Q. How do I run a process with modified scheduling priority under Linux? I’d like to change the priority in the kernel’s scheduler while starting a command.

A. Use nice command to run a program with modified scheduling priority / nicenesses. Nicenesses range at least from -20 (resulting in the most favorable scheduling) through 19 (the least favorable). The default behavior is to increase the niceness by 10.

A niceness should not be confused with a scheduling priority, which lets applications determine the order in which threads are scheduled to run. Unlike a priority, a niceness is merely advice to the scheduler, which the scheduler is free to ignore.

nice syntax (/bin/nice command)

/bin/nice -n NUM

Add integer NUM (-20 to 19) to the niceness.

WARNING! There are multiple versions of the nice command. One built in to the shell, and one in /bin/nice. The syntax may be diffrent on your system. Refer your shell and /bin/nice command man page for details.

Change niceness by 3

Type the command as follows:
$ /bin/nice -n 3 command-name

Only a privileged user may run a process with lower niceness:
$ /bin/nice -n -1 command-name

Shell in build nice command syntax

If you use the csh or tcsh or bash, the syntax is as follows:
nice +n command
I recommend using /bin/nice syntax to avoid confusion and to save time.


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🐧 12 comments so far... add one


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12 comments… add one
  • Sekhar Nov 10, 2009 @ 9:44

    Can you specify one example fo nice command to run in redhat

  • rinshad Jan 21, 2011 @ 11:17

    nice is really nice !!

    • wow Feb 14, 2011 @ 2:41

      what a douche comment.

      • DaVince Oct 24, 2014 @ 17:50

        No, your comment is douche. Rinshad’s is just silly.

        • Tweeks Oct 28, 2014 @ 17:30

          Seriously guys.. I’ve never had nice do much for my system scheduler/load wise. ionice seems to have a bit more impact for the ioscheduler.. but have you all ever really seen that much of an improvement on CPU bound processes and using nice on Linux?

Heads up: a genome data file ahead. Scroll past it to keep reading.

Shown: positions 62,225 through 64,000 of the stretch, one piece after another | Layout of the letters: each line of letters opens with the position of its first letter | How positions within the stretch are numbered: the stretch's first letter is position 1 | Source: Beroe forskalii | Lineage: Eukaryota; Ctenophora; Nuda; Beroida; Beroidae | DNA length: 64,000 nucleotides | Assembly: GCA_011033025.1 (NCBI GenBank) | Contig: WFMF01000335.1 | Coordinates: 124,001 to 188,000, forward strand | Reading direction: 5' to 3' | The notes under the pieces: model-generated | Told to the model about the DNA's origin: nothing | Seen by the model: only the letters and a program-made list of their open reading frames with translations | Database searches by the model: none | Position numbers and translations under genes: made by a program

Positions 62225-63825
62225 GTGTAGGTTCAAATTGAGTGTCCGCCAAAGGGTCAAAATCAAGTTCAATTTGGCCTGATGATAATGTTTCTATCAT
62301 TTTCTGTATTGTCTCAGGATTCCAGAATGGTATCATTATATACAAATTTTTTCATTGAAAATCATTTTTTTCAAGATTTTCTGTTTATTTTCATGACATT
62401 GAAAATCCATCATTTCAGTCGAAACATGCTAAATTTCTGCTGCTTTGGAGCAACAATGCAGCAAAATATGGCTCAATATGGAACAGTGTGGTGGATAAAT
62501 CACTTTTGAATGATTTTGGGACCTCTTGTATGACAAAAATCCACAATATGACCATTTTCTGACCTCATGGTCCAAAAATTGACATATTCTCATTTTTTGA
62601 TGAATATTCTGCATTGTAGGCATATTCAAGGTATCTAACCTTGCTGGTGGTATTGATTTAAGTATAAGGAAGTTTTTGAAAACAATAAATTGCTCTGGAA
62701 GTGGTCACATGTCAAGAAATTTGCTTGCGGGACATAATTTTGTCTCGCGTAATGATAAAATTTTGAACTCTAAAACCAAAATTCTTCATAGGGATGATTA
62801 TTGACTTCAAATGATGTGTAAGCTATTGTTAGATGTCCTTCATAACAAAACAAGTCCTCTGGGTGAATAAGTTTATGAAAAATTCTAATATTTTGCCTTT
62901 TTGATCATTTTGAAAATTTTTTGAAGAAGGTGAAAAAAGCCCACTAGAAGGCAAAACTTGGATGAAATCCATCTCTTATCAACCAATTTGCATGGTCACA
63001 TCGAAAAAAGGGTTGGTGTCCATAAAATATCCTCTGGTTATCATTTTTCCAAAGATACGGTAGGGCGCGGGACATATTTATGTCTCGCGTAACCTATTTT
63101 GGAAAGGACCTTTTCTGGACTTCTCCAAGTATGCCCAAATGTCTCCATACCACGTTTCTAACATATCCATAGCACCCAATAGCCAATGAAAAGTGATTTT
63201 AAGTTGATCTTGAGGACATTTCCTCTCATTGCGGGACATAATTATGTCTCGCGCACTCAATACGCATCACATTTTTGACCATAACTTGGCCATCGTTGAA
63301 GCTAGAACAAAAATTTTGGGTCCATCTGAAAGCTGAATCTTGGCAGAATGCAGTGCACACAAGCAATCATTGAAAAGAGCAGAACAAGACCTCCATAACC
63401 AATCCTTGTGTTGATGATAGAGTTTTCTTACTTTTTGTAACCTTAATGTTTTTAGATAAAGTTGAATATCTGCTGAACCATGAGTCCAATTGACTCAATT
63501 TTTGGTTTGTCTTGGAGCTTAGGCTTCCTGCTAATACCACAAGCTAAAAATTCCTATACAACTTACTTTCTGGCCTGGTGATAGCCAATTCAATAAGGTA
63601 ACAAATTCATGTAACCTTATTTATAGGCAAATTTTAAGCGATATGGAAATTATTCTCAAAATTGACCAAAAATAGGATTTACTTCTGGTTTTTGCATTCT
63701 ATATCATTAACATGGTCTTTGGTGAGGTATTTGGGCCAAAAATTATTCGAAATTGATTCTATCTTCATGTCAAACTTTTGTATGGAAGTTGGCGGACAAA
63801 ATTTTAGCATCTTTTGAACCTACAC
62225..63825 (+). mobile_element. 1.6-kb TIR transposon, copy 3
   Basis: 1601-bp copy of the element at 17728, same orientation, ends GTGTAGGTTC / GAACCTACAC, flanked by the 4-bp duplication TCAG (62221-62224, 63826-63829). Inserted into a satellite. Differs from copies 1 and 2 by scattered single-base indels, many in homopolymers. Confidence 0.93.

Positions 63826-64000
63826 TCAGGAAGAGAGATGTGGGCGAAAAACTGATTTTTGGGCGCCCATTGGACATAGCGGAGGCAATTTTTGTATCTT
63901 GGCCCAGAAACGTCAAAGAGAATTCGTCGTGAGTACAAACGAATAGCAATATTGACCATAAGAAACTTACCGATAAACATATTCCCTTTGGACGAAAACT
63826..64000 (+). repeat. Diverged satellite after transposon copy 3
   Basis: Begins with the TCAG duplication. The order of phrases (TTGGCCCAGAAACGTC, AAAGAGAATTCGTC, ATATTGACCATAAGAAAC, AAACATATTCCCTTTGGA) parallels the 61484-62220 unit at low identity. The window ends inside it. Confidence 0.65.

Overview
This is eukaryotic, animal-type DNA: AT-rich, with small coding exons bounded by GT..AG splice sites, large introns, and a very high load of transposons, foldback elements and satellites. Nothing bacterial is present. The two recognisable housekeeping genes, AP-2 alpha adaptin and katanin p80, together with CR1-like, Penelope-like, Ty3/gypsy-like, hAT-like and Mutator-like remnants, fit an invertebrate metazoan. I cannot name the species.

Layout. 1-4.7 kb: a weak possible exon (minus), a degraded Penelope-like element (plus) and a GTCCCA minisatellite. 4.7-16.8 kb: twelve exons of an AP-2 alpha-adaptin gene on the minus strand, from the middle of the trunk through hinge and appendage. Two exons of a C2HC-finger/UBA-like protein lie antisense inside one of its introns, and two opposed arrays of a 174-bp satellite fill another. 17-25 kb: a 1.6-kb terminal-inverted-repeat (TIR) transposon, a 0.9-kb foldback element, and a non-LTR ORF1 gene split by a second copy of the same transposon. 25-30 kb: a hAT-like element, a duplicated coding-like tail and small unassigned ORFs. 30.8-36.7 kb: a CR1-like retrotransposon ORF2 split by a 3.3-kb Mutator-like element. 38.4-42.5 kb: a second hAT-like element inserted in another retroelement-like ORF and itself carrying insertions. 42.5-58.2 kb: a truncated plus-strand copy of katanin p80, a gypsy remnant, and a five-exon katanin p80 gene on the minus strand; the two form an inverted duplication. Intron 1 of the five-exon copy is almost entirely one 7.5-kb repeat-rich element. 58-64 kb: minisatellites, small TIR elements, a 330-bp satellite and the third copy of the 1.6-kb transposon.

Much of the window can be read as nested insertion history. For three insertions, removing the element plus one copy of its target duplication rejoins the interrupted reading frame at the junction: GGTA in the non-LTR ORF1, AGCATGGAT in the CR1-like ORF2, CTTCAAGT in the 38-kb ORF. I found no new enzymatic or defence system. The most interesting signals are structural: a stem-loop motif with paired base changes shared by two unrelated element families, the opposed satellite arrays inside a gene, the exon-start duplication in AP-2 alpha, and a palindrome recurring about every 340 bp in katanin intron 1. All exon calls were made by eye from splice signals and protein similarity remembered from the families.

Tweeks

  • anon Jun 6, 2011 @ 16:51

    There’s also the renice command (from bsdutils on Debian-like distros), which is potentially less confusing.

  • nn May 4, 2012 @ 9:27

    Plz give clear explanation of nice command along with example

  • Vinay Kudithipudi May 17, 2012 @ 14:08

    A good example for using nice would be to use it when taring up a huge directory. If you think that is going to impact your IO and other applications running on the server, you can use nice as such

    nice -n 3 tar -cvf test.tar test_dir/*

  • Thomas Weeks Apr 29, 2013 @ 21:31

    Does nice actually work? I’ve never seen much of a scheduling/priority/load change from nicing CPU hungry tasks. I have, however, heard good things about ionice for tweaking io-heavy apps. Maybe you should both nice and ionice a process that is going to hammer the CPU and IO.

    Tweeks

  • Mike Jul 11, 2013 @ 18:11

    So these are both valid?

    nice -20 yum update
    nice -n -20 yum update

  • Tyler Oct 22, 2015 @ 17:08

    If you look at the docs, I think the first is a built-in and the second is the system one

  • Wellington Torrejais da Silva May 29, 2017 @ 17:39

    Thanks!

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